Sunday, May 29, 2011

Year of the Pie #8: Sumner, Washington, Rhubarb Custard Pie

 'Tis the season for rhubarb! This is the patch of rhubarb here at the Margaret Adams' house: 
hello rhubarb!
I'm a huge fan of rhubarb, and when I was invited to a pie party last Thursday, I knew I had to find a rhubarb pie in the book to bake up. I had several options, and most were traditional, straight-rhubarb, or strawberry- or berry- rhubarb. SO typical. So, I opted for the Sumner, Washington, Rhubarb Custard Pie.

The recipe came from the St. Andrew's Church cookbook in Sumner, Washington. I imagine that it's a fantastic cookbook, as most church cookbooks tend to be. I knew I wouldn't have enough time the day of the pie party, between prepping the crust, baking the pie, and letting it set, so I baked it on Wednesday evening.
This was another quick and easy pie to prepare, with very few ingredients - rhubarb, sugar, a bit of flour, salt, nutmeg, a couple of eggs, a little milk, and a little butter. I tend to favor the smaller stalks that are bright red/pink most of the length; these stalks pull off the plant fairly easily. I'll cut off the leaves, as well as the lower, whitish end that connects it to the plant. Most of the stalks I could get at weren't all that pink, yet, but were fine nonetheless. 
pie fixin's
The crust was a basic flaky crust which I did up in the food processor. The dough went into the fridge before getting rolled out, then was formed in the pie plate with a fluted edge, and went into the freezer to set. 
chilled, ready for filling
The rhubarb, sugar, flour, salt and nutmeg were mixed and set to juice. While they were doing their thing, the eggs and milk were whisked together, then combined with the fruit. I had a little more than the two cups of eggs the recipe called for, so I increased the eggs to 3, and added a bit more milk. 
juicing the 'barb
The filling was poured into the chilled crust, then put in the oven to bake for about an hour.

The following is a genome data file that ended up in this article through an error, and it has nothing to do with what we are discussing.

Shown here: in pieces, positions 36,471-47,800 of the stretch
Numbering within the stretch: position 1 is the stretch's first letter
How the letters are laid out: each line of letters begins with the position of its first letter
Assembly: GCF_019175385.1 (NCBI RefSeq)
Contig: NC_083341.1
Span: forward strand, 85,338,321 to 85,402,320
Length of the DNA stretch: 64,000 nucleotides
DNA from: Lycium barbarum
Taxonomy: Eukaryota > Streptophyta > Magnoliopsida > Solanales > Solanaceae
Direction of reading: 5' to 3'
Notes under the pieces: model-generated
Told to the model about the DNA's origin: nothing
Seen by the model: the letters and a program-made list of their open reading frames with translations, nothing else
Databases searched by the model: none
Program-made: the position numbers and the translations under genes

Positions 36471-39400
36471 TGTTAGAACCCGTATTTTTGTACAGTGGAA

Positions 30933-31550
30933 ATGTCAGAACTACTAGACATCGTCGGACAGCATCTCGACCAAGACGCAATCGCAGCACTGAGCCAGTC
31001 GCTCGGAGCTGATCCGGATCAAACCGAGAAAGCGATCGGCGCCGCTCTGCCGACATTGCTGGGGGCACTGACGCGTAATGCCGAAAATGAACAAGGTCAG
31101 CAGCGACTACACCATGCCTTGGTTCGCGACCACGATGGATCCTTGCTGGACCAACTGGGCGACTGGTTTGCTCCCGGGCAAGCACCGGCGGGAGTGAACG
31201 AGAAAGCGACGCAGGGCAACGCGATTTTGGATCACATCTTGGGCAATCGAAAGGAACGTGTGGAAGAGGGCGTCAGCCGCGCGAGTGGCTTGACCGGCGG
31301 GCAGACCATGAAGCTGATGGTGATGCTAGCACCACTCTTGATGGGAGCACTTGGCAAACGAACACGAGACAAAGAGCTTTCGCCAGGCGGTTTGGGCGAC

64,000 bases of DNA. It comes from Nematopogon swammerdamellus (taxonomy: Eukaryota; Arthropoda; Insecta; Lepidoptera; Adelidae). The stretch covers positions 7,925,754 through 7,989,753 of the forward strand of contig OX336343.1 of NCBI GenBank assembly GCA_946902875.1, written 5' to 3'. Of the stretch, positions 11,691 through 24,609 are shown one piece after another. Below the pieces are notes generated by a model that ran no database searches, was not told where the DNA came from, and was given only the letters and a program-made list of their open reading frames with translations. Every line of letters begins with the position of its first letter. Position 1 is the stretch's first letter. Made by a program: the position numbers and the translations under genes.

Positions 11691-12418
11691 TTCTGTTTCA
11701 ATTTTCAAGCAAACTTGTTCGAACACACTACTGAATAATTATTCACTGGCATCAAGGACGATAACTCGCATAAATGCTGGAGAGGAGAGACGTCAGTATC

into the oven!
It smelled REALLY good as it finished, and looked great, too, when I pulled it out of the oven.
I should have let it cool overnight on the counter, but instead I put it in the fridge. The filling ended up separating a bit from the rhubarb, so it didn't look very pretty. Luckily I was serving it with whip cream, so that hid the blemishes a bit. I think adding the extra egg helped bulk up the filling, and the custard filling settled to the bottom of the crust while some mixed with the rhubarb to form a thick, creamy layer on top.

It got rave reviews, and was a nice alternative to the traditional straight-fruit rhubarb pies. The pie is recommended to be served barely warmed, or chilled. I went for the intermediary, room temperature with some cool, freshly whipped cream.

Oh, and hopefully most people know this, but the leaves of the rhubarb plant are toxic. The book provides ample warning about this in each of the "recipe for success" sections for the rhubarb pies included.
rhubarb-leaf danger!!

I think grocery stores sell just the stalk, but I don't actually know, as I've always had access to a rhubarb patch and been able to cut my own.


  1. Looks delicious! You know what's odd? I've never had rhubarb-anything that I can remember. I should seek one of these pies out this summer.

    And these pie would a fella go about getting himself invited to such a thing?

  2. Rhubarb custard is my absolute favorite but Charlie makes the best! (he even basket crosses the top with pie crust). Looks yummy and now I must go to our rhubarb patch and con Charlie into making one!